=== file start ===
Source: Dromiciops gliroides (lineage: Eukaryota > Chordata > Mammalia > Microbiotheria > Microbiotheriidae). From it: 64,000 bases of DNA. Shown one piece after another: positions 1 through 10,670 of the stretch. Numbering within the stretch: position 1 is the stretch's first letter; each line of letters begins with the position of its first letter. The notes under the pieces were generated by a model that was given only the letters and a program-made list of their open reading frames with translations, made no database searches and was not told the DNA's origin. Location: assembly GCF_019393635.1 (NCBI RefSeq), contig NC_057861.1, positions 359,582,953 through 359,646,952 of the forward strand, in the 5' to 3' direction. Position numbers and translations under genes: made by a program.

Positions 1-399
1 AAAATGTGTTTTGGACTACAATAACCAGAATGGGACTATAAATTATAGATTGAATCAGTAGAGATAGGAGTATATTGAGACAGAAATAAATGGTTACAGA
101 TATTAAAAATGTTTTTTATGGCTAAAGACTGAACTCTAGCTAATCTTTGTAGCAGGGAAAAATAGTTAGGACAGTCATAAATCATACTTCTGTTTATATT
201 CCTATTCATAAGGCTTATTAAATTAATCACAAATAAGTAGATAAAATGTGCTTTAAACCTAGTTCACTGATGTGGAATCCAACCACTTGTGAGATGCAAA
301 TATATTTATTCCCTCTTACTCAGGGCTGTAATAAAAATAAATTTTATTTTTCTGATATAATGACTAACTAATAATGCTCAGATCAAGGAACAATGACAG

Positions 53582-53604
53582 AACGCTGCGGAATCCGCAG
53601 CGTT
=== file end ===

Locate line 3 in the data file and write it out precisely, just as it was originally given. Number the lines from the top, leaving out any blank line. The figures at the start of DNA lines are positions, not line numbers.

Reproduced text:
1 AAAATGTGTTTTGGACTACAATAACCAGAATGGGACTATAAATTATAGATTGAATCAGTAGAGATAGGAGTATATTGAGACAGAAATAAATGGTTACAGA